President May Be Running Out of Time to Rebound
Sunday, April 9, 2006
Several of President Bush's key legislative priorities stalled last week while his credibility took a hit with the disclosure that he authorized the release of sensitive intelligence in an effort to discredit a vocal critic of the invasion of Iraq. Some Republican strategists said they are concerned about whether he can reverse a political nosedive that has defined much of his second term.
With his approval ratings stuck at all-time lows, Bush finds himself increasingly powerless to influence events in Congress, where rebellious Republicans and opportunistic Democrats have combined to stall some of his most important initiatives. Heading into a two-week recess, senators could not agree on a plan to revamp immigration policy, while negotiations over the president's budget and efforts to extend tax cuts collapsed in the House late last week.
Meanwhile, the Iraq war continues to be the biggest political issue confronting Bush, as that country remains wracked by sectarian violence with U.S. troops stuck in the middle. The carnage continued even as Bush stepped up the pressure for leaders there to break a deadlock over forming a unity government that many analysts see as a necessary step toward ending the bloodshed.
The confluence of events, coupled with the continued fallout from previous missteps, including the bungled response to Hurricane Katrina and the debacle over the deal to transfer control of terminal operations at six U.S. ports to an Arab firm, has some Republican strategists worried that Bush may be running out of time to reestablish his leadership.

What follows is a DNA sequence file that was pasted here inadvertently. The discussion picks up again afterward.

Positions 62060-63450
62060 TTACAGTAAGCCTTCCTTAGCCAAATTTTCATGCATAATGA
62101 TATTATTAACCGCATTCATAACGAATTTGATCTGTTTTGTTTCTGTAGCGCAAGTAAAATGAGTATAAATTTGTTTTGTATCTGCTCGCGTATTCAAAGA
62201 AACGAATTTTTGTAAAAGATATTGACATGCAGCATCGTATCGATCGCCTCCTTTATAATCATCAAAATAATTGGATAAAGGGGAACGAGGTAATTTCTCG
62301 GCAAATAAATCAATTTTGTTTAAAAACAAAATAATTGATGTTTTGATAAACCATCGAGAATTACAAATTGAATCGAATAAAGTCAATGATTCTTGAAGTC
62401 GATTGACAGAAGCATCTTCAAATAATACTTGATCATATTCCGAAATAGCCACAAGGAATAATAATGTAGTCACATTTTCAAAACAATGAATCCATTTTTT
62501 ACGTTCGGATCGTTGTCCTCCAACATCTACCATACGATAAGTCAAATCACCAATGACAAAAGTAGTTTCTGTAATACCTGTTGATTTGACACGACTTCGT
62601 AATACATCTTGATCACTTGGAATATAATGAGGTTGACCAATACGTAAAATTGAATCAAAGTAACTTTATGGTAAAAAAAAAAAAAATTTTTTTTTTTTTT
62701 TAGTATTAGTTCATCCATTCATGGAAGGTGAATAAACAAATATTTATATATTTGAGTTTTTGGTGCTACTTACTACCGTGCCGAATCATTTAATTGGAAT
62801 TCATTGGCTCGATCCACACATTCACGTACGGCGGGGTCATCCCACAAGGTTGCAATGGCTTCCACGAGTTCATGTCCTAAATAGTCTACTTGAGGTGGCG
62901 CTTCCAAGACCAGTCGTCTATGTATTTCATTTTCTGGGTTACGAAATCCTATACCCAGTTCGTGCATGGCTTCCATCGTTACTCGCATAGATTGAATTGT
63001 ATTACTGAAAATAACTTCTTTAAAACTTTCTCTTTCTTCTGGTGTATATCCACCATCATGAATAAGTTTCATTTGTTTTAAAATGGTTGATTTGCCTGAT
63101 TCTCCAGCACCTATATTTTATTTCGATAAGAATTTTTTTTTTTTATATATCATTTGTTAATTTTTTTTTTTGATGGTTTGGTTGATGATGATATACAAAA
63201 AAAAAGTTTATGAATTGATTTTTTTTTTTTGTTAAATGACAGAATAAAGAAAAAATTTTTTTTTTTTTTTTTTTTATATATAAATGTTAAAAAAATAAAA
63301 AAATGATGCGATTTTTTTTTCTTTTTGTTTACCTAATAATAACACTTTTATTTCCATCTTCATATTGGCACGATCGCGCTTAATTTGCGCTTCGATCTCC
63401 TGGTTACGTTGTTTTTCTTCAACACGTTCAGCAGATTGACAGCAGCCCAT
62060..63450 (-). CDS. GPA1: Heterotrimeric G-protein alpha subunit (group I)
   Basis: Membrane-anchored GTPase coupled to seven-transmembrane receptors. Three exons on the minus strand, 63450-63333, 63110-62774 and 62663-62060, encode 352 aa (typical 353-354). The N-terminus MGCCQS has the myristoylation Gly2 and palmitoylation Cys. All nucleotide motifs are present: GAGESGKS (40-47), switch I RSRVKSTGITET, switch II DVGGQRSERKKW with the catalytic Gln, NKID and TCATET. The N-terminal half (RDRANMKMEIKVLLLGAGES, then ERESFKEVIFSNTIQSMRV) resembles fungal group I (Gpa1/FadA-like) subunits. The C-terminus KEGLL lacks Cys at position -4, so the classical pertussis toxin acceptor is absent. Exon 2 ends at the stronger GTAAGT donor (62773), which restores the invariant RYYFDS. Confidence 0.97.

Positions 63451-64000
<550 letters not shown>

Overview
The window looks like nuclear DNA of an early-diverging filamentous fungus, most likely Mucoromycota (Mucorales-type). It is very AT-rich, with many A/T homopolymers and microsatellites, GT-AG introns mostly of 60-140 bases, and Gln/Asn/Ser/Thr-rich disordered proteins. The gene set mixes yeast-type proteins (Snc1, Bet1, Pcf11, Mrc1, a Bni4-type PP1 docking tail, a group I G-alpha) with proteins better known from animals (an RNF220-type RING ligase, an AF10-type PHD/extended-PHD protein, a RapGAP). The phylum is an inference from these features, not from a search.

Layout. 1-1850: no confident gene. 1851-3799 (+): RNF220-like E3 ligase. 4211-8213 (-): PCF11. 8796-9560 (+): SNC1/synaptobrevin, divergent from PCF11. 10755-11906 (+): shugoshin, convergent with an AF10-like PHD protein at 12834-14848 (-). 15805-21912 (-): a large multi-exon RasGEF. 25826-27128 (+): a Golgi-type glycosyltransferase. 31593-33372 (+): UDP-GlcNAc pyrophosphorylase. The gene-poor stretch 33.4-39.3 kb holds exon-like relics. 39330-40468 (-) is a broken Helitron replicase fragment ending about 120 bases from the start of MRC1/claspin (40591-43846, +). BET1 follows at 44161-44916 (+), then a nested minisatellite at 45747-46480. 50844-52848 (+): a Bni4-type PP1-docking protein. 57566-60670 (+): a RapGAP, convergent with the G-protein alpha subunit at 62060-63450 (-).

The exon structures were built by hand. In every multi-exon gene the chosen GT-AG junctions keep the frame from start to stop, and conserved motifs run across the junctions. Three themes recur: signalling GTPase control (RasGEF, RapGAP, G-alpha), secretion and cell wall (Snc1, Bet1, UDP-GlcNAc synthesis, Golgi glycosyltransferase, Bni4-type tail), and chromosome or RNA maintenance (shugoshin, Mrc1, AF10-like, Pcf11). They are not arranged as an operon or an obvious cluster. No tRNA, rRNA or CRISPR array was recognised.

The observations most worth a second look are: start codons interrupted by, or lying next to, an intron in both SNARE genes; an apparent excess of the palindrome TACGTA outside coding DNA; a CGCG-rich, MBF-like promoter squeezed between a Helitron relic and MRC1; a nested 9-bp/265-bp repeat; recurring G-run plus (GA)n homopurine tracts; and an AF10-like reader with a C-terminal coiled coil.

"In politics, bad gets worse, and we've had about a six-month run of bad getting worse," said Ed Rogers, a Republican with close ties to the White House. "How do you stop it? You get sure-footed and you quit having bad luck. This president can now measure in a relatively few number of months his window for effective governance."
Bush has worked hard in recent months to reverse his political fortunes, with little apparent success. He has opened himself up to questioning in his public appearances, which formerly were limited mostly to carefully choreographed events before friendly audiences.
He has taken pains to lay out in detail his administration's strategy in Iraq. And recently, the White House announced formation of an Iraq Study Group, under the congressionally funded U.S. Institute for Peace. The bipartisan independent effort is aimed at finding a way forward in Iraq. Bush also has extended himself to the media, inviting groups of reporters for off-the-record discussions in the White House residence in hopes of offering insight on his thinking and forging a better relationship.
Bush also replaced departing chief of staff Andrew H. Card Jr. with former budget director Joshua B. Bolten, the first step in what some officials say will be a shake-up of the White House staff.
Those efforts have not paid dividends in the polls. An Associated Press-Ipsos survey released late last week found that 36 percent of the public approves of the president's job performance -- a measure that Bush often dismisses as inconsequential but analysts say weakens his power to influence Congress.